With an oiled thumb, make deep indentations, or dimples, all over the dough. If the oil is standing in little pools, tip the pan(s) from side to side until it is evenly dispersed into the dimples. Sprinkle evenly with 1/2 teaspoon sea salt just before baking. (I like to use a pink or red salt for a little extra color, but plain white will do if that’s what you have.)

Baking Preliminaries and Baking: Twenty minutes before baking time, place a rack in the middle of the oven; preheat to 500 degrees F. Also, place a large, heavy flat baking sheet on the oven floor or on the rack just above the oven coils. Reduce the temperature to 450 degrees F. Immediately place the pan(s) of dough on the preheated pan; put it on the middle oven  rack. Bake for 10 to 12 minutes, then rotate the pan and bake 6 to 12 minutes more or until light golden brown all over.

Serve directly from the pan(s) or lift the focaccia slab onto a board and serve from it. Set out the remaining herbed olive oil to serve as an optional dipping oil. The focaccia is best when fresh: cut into rectangles and serve warm or at room temperature. Keeps, draped with a tea towel, at cool room temperature for 2-3 days. It may be frozen, airtight, for up to 2 months, but should be crisped in a preheated 400-degree F oven before serving.

Yield: 12 to 24 servings.

Another bread you might like--my no-knead whole wheat-bulgur pot boule.

Or perhaps you're interested in my very popular crusty white pot boule from Kneadlessly Simple.

Or for a complete change of pace, try my kneadless chile-cheese bread loaf.
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Monday, May 14, 2012

The Presentation Power of the Pedestal, Plus a Fresh Lavender Buttercream Frosting

My maternal grandmother, the cake and cookie queen of her bridge club and hospital auxiliary set, knew a thing or two about not only baking, but about how to create a huge stir when presenting her treats. She was fiercely proud of her baking prowess, and thrilled that her contributions to the annual church bake sale were always  spoken for before they reached the display table.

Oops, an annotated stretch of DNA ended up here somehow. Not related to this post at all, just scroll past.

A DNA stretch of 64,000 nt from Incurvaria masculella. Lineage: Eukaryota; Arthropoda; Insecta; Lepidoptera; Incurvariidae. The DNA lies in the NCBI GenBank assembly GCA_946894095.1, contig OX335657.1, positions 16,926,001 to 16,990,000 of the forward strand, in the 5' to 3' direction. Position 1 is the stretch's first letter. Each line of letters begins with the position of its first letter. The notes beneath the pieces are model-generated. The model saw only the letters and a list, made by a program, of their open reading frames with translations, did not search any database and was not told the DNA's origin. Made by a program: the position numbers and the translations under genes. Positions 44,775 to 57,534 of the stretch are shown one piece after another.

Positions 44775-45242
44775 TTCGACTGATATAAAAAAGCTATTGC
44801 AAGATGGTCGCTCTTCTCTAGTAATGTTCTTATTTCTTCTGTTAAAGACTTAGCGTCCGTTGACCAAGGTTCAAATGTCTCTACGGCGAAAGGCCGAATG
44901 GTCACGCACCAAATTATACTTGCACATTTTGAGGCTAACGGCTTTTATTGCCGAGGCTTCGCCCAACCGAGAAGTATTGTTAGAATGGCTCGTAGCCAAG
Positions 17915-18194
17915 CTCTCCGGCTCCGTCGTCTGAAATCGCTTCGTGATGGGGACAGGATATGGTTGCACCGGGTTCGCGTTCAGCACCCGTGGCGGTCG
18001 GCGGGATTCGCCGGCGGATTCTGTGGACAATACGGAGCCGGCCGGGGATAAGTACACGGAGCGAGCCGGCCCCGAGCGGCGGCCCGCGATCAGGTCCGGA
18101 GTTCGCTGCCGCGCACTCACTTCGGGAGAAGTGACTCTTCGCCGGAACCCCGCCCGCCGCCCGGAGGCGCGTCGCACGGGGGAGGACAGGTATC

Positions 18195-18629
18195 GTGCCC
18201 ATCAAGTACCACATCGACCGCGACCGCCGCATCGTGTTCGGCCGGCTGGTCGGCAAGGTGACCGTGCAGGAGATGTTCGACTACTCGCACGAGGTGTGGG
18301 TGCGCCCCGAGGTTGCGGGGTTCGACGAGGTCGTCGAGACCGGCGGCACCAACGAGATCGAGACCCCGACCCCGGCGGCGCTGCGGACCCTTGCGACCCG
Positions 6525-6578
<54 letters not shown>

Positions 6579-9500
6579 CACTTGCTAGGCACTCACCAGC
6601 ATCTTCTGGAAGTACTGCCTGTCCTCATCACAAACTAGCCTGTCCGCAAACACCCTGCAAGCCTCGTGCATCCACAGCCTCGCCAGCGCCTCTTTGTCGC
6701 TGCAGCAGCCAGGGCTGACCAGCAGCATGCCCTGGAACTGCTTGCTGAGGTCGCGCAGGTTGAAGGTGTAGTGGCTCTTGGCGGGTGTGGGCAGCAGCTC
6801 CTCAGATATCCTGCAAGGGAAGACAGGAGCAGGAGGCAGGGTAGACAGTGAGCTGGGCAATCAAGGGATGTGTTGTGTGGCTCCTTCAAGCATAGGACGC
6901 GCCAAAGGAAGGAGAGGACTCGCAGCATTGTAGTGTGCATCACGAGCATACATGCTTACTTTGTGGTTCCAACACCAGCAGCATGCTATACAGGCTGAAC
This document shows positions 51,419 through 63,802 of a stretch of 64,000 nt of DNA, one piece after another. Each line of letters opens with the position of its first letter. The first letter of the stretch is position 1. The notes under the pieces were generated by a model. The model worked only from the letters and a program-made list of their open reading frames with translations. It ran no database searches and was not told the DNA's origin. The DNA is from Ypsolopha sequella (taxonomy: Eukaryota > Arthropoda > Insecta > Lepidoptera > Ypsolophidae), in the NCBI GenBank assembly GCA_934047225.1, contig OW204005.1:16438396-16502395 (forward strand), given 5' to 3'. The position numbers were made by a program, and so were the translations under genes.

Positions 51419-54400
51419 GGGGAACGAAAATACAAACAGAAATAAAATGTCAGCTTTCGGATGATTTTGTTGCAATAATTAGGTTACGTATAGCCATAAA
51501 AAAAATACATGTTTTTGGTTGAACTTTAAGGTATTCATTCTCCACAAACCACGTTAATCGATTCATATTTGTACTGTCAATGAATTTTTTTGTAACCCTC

One important weapon in my grandmother's never-ending dessert shock and awe campaign was the pedestal plate. She has been gone more than fifty years now, and I can still picture her triumphantly lifting the dome from her crystal pedestal server and blowing us away with her towering, white satin-cloaked Lady Baltimore cake. Just the sight of her billowy, mile-high meringue frosting made my mouth water and my addled brain wonder if I’d suddenly died and gone to heaven! I loved that cake so much, I sometimes requested that she make it (minus the shredded coconut) for my birthday.

Alas, Nana passed away without ever sharing her dessert presentation secrets with me. She willingly provided her file boxes of cake and cookie recipes, and I even inherited several of her pedestal serving pieces. But she never mentioned how she exploited their power; perhaps, she thought it was obvious—any fool could see that if you put an angel food or orange sponge cake up on a throne it would appear regal and wondrous.

I have to admit, I didn’t catch on to this right away. Gradually, I reclaimed Nana’s cake stands from the back of the closet, at first using them when recreating her glorious dessert repertoire, then later to add flair to my own creations. I found that they instantly raised the poshness factor; even a humble cake, like the applesauce spice one shown below right and featured here, seemed fancy perched on a pretty pedestal plate.

Food photographers, stylists and high-end caterers have a lot of presentation tricks up their sleeves, and they all understand pedestal power well. From them I’ve learned that a pastry buffet with cake stands of varying heights and shapes will have far more pizazz than one set with all low, round plates, and that, wow, pedestals can effectively display not only whole cakes and pies, but cupcakes, tartlets, confections, cookies, and French macarons.